Putin is a serial murderer responsible for decades of death. In case you have not been keeping count, this is a partial list of his history of mass murder.
And others who should be added to his warrant for arrest include: Trump and his MAGA zombies (failure to past funding to Ukraine), Kim Jong Un (supplying missiles to Russia), Xi Jinping (supporting Russia), Iran (supplying missiles to Russia), and any Putin sympathizers.
The Russian apartment bombings
These were a series of explosions that hit four apartment blocks in the Russian cities of Buynaksk, Moscow, and Volgodonsk in September 1999, killing more than 300, injuring more than 1,000, and spreading a wave of fear across the country.
Two Chechnya Wars
- About 300000 people have been killed during two wars in Chechnya over the past decade, a senior official in the province’s Moscow-backed government said. — Al Jazeera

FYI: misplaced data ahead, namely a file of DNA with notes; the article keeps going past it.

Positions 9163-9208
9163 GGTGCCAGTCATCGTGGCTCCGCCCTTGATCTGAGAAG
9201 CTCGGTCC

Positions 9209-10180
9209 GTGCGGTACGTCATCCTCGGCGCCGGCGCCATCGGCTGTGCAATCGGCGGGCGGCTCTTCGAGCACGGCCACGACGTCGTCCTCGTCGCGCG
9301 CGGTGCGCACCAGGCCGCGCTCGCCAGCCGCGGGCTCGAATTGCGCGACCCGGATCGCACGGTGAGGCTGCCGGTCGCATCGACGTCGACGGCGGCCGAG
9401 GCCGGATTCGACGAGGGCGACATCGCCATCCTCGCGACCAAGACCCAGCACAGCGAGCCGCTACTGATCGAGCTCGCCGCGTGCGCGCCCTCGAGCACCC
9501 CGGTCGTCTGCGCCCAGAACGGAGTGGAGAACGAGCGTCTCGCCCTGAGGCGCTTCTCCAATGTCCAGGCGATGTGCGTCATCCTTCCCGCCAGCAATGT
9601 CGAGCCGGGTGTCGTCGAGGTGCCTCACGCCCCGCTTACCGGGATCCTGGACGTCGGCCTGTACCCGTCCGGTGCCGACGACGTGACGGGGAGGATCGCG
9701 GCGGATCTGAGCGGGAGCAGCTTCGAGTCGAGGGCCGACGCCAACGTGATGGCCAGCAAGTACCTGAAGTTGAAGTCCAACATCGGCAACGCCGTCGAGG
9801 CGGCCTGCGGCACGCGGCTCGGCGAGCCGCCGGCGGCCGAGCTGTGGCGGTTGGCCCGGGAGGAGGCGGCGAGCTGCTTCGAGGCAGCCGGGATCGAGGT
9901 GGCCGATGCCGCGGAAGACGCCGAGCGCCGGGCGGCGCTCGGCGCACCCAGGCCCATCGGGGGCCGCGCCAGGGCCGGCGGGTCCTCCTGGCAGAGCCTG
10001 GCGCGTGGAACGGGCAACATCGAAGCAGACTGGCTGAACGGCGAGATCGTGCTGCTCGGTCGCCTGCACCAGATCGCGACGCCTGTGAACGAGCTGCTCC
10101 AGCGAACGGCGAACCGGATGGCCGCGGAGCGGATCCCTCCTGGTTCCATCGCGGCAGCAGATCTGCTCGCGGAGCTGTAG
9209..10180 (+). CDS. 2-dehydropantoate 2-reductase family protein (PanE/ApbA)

Human rights organizations accused Russian forces of engaging in indiscriminate and disproportionate use of force whenever they encountered resistance, resulting in numerous civilian deaths. (According to Human Rights Watch, Russian artillery and rocket attacks killed at least 267 civilians during the December 1995 raid by the Chechens on the city of Gudermes.) Throughout the span of the first Chechen war, Russian forces have been accused by Human Rights organizations of starting a brutal war with total disregard for humanitarian law, causing tens of thousands of unnecessary civilian casualties among the Chechen population. The main strategy in the Russian war effort had been to use heavy artillery and air strikes leading to numerous indiscriminate attacks on civilians. This has led to Western and Chechen sources calling the Russian strategy deliberate terror bombing on parts of Russia. According to Human Rights Watch, the campaign was "unparalleled in the area since World War II for its scope and destructiveness, followed by months of indiscriminate and targeted fire against civilians". Due to ethnic Chechens in Grozny seeking refuge among their respective teips in the surrounding villages of the countryside, a high proportion of initial civilian casualties were inflicted against ethnic Russians who were unable to find viable escape routes. The villages were also attacked from the first weeks of the conflict (Russian cluster bombs, for example, killed at least 55 civilians during the 3 January 1995 Shali cluster bomb attack).